Tommy E. Smith Jr. Tommy Smith was born in Memphis, Tennessee, and grew up in Oakland, California. His professional life reflects his varied interests. He is an engineer, diversity manager, and an ordained minister and has served in positions where each of these roles has been predominant. He earned a bachelor of science degree in engineering from San Francisco State University and received a U.S. patent on an electron energy spectrometer while working at a national security research and development laboratory. Tommy resides in Fremont, California, with his wife, Sandra, and three of his four children.
By George F. Simons "at diversophy.com"
This review is from: The Diversity Calling: Building Community One Story at a Time (Paperback)
Not infrequently, I am asked to discuss with young graduates or sometimes with a person who wants to make a career change, their interest in diversity or intercultural work as a career choice. They ask such questions as: What's it like to do this kind of work? What do I need to know? Where do I go? Whom do I need to know? How do I get started? Most of the time these queries arrive as postings on my LinkedIn group or via e-mail, either directly from the person interested, or from a teacher, mentor, colleague or counselor, who expects that, being an elder in the field, I know more than I actually do and can coach the questioner in making a fitting choice!
What I generally do in these cases is try to get into first-hand contact with the young person, in order to have a face-to-face or at least voice communication--this seems essential for such a discussion. I ask them what brought them to this point. Then I share with them bits of my own story and the stories of others that I am familiar with, tell them what opportunities the field seems to be offering at the moment, and usually offer them the advice, which runs, "Go with what `brung' you." This, in fact, means, you will find your direction if you look at the experience you have, what you are passionate about, and those who touch and inspire you.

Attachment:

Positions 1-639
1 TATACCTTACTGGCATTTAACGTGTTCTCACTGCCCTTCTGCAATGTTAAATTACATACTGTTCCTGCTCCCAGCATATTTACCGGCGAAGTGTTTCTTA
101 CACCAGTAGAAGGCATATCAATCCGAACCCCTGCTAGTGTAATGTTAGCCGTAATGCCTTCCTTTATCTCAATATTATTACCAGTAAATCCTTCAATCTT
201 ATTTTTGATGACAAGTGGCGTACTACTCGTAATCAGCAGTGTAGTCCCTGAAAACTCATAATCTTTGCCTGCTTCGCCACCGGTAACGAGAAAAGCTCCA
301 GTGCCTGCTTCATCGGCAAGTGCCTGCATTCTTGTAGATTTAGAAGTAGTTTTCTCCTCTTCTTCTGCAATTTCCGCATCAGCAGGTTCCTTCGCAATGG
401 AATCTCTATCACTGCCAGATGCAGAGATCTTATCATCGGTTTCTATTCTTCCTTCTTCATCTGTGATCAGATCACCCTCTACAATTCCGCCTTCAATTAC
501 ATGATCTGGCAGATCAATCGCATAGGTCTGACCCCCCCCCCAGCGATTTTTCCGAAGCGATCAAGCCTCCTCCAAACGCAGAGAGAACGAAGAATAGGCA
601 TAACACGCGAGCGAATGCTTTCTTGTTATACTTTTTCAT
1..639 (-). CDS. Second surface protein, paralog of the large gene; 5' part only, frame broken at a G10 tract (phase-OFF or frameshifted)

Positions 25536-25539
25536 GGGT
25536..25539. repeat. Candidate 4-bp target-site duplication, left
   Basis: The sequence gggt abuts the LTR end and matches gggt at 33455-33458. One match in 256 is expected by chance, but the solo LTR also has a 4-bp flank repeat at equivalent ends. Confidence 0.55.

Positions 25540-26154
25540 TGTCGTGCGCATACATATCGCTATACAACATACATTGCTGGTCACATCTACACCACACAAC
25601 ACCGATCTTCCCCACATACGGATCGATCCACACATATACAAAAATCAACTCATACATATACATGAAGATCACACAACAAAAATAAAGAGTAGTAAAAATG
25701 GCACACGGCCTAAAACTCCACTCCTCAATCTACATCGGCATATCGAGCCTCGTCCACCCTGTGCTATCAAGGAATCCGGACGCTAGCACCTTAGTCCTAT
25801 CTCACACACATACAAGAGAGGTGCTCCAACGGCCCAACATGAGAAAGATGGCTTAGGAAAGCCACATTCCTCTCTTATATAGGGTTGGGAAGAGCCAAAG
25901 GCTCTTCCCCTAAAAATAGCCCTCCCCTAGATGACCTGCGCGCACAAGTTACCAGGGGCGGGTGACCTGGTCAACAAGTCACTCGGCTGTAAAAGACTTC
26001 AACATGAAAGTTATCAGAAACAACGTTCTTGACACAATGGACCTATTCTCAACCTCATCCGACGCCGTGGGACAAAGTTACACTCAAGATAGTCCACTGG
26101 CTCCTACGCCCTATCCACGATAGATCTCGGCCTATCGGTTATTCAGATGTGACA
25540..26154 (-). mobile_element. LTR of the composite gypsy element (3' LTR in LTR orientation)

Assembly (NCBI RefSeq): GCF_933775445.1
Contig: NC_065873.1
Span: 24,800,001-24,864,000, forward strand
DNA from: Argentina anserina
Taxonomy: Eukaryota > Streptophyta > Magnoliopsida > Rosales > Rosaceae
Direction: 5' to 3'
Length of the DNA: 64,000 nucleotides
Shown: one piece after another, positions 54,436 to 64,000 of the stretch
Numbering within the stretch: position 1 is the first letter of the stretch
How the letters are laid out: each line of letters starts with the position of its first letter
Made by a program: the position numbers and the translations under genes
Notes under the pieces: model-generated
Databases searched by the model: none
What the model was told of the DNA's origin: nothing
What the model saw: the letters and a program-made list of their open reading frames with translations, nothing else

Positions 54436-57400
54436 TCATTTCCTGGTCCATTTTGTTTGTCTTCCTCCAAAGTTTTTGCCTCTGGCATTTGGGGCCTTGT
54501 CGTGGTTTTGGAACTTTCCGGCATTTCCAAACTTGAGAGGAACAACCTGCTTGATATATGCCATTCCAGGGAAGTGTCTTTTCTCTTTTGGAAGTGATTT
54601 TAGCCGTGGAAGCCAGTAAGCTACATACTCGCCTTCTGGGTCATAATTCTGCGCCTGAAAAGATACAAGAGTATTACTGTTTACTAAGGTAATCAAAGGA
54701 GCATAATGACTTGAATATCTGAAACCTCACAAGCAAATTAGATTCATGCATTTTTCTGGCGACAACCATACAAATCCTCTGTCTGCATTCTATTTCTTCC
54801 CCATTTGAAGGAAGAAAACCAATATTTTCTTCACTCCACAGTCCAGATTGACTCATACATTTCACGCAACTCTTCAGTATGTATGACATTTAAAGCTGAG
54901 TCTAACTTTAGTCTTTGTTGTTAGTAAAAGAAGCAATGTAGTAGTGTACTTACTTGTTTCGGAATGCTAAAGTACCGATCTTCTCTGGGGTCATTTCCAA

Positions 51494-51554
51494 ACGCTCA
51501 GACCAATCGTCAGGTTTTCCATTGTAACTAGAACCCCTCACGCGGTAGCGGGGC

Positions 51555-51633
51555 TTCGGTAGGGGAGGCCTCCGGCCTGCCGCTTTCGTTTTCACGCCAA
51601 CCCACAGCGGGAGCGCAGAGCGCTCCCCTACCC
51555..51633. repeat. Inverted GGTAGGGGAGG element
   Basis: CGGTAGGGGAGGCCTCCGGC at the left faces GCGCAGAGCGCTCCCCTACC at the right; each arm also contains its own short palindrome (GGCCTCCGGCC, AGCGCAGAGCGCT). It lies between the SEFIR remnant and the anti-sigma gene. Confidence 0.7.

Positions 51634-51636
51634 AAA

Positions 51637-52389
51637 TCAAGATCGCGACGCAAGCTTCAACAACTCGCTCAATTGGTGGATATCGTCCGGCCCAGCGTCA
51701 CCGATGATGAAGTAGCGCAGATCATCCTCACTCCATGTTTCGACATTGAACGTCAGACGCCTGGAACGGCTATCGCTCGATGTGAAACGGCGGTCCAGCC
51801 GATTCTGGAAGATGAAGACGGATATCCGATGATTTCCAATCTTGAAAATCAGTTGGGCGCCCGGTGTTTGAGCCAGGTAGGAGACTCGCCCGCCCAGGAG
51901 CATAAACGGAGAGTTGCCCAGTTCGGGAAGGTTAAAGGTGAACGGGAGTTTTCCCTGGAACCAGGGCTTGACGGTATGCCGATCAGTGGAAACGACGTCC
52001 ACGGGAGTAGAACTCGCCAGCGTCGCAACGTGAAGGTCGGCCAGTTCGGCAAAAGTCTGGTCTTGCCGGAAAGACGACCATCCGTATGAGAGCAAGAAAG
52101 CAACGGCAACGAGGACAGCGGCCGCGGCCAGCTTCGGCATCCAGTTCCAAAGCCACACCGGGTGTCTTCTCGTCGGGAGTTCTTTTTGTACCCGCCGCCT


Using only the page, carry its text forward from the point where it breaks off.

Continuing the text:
Now I can also say, "Read this book." In The Diversity Calling you will find a collection of people whose varied values, backgrounds and experiences led them to work successfully in the field of diversity. They provide first-hand accounts about their struggles and their passions, the ups and downs of such a career choice and, most of all, what they hope to bring about both in themselves and in their world. The book offers a rich, diverse selection of role models to identify with.
The title of the first account, "I love what I do," in a sense tells it all. Loving what we do resonates with our deepest desire "to be." Its author tells us both that it took time to get there, then shares the messages and attitudes that sustained his efforts, everything from the early messages he received at home to the feedback that sometimes comes in words, but most satisfyingly arrives when one sees the results of one's efforts and is either satisfied with them, or uses them as a springboard to create even better outcomes. Most of all, the author tells stories that provide clues to steps we need to take if we are to love what we do.
While The Diversity Calling is very much about the experience of the diversity movement in the North America, it is the human trajectory that is critical in these stories, the ability to find one's authenticity, not defined as some hidden mystical treasure within, though unfolding that lotus is an important part of our spiritual development, but as being and creating oneself in the social, organizational, and political ambience in which we find ourselves, being both true to one's